The Topgolf VR game is somehow more realistic than the real thing

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Many VR games are about portraying impossible exaggerated versions of reality, whether it’s sci-fi table tennis or a shooting range with actual zombies. The new Topgolf-branded Oculus Quest game, however, goes in another direction: it’s actually more like real golf than Topgolf.

If you haven’t been to Topgolf before, it’s kind of what can be expected out of a VR golf game, only for real. You’re basically in a bar with a massive driving range, and you’re whacking microchipped balls at far-off colorful targets. Topgolf’s technology tracks the balls on video screens so you can see how accurate your shots were — or, more likely, weren’t. I went to the Las Vegas location with some Verge co-workers after CES this year, and it was a good time…

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Watch: How to build your own Nintendo Switch

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Seattle maker Brennen Johnston wanted his friends to play Animal Crossing with him but they couldn’t get their hands on a Nintendo Switch, a scarce commodity amid COVID-19 lockdowns. Enraged by the prices scalpers were charging for a Switch, Brennen set out to build one himself from individual components. The Internet fell in love with the build notes he posted to Imgur and now he’s released the above video documenting the project! Brennen writes:

The support I received from my original Imgur post has been overwhelming. I never imagined so many people were interested in my project or had thought of doing something similar. I with I was able to answer everyone’s questions but I just couldn’t keep up with all the requests.

Most of the private messages asked me to do a version for the Joy-cons so I went ahead and made you that you can find here:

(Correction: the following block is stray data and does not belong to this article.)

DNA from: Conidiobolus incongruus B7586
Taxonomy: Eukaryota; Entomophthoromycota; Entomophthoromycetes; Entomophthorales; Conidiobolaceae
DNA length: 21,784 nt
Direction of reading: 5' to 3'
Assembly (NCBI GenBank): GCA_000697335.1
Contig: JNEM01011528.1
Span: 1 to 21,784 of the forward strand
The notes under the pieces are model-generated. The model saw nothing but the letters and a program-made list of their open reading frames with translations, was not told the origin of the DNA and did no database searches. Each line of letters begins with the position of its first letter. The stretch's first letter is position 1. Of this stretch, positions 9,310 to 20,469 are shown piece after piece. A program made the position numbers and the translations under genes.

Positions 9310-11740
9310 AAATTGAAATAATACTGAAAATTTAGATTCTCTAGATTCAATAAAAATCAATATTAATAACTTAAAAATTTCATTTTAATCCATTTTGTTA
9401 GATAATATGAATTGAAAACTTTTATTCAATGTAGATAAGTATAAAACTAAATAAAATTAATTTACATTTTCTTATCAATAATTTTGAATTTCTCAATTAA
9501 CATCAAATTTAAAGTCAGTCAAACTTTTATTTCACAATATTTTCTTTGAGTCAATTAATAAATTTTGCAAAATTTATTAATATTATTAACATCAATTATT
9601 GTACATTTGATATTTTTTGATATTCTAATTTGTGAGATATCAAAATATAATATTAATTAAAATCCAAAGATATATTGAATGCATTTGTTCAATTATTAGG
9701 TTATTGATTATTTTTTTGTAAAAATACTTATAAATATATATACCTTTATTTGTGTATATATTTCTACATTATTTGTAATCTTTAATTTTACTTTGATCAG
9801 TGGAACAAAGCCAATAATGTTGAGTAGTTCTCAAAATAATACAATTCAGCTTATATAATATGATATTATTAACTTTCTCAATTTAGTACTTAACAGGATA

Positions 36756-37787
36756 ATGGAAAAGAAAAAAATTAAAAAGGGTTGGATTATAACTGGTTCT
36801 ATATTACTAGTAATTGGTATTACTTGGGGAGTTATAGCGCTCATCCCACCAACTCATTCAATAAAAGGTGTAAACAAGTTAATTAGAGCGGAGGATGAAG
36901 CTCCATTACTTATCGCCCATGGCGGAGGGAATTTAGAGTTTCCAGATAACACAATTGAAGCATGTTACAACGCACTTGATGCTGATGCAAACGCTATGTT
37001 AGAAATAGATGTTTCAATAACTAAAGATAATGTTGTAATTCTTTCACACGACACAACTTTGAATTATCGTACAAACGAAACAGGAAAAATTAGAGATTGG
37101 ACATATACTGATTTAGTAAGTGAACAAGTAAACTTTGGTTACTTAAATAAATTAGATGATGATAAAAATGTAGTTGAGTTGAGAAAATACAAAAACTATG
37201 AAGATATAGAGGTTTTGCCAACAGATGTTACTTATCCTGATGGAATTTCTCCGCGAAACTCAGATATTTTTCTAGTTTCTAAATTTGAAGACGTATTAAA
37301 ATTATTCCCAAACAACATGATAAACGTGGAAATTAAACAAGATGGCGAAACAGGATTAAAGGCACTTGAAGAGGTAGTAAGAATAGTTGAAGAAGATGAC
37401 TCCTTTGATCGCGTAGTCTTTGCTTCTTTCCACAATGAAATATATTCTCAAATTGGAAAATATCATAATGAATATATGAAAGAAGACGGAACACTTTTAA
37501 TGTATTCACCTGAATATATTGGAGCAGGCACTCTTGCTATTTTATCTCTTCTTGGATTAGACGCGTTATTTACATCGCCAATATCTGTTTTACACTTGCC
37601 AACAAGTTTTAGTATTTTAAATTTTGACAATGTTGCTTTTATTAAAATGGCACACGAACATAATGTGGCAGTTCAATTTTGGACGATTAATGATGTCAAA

How To Build A Nintendo Switch From Scratch – Building With Brennen(YouTube)

• Previously: “‘How to build a Nintendo Switch’ for coronavirus #StayAtHome gamingRead the rest

Tony Hawk’s first skateboard is now in the Smithsonian

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Tony Hawk first learned to ride a skateboard in 1979 when he was 11 years old. The board was the 1975 Bahne pictured above. Now, that board is in the collection of the Smithsonian National Museum of American History. (Below, video of Hawk’s last ride on the Bahne.) From Cole Louison’s new interview with Hawk in Smithsonian magazine:

The first wave of skateboarding—when decks were wood, wheels were steel and “sidewalk surfing” was banned in 20 U.S. cities by August 1965—had ended by the time Hawk stepped on the board. Yet the sport enjoyed a major resurgence in the 1970s, thanks in part to new technology. The blue Bahne evokes an era when public outcry had driven skaters off sidewalks and into the first skateparks, where they rode plastic boards with polyurethane wheels higher and higher up the walls of in-ground pools that were capped at the top or extended with plywood[…]

“In its early days, skateboarding was considered a sport for misfits and outsiders,” Hawk tells me. “We didn’t mind the label, since we weren’t trying to fit in with mainstream culture anyway.” And even as mainstream culture prepares to embrace skateboarding more enthusiastically than ever before, Hawk says, “I believe our sense of counterculture and individualism will shine through.”

image: RIDE Channel/YouTube
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Adding an Easter Egg to Your App

See the original posting on DZone Python

Those growing up in North America likely have a memory of the Easter Bunny — a mythical creature that magically left baskets or eggs filled with prizes for children. The concept of an Easter Egg Hunt pairs a group of children with a large area filled with hidden eggs. In some cases, the child with the most eggs found wins a prize. In other cases, the child which finds the single "golden egg" wins a prize too.

As you might expect, this idea of putting undocumented features (Easter Eggs) into a software program was destined to happen. Over the years, I have found myself seeking out such hidden gems and finally decided to add one into my mother-in-law’s application as noted in my "New Application Journey" series.

This custom webcam system lets you take Zoom calls on your TV from your couch

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Image: Crestron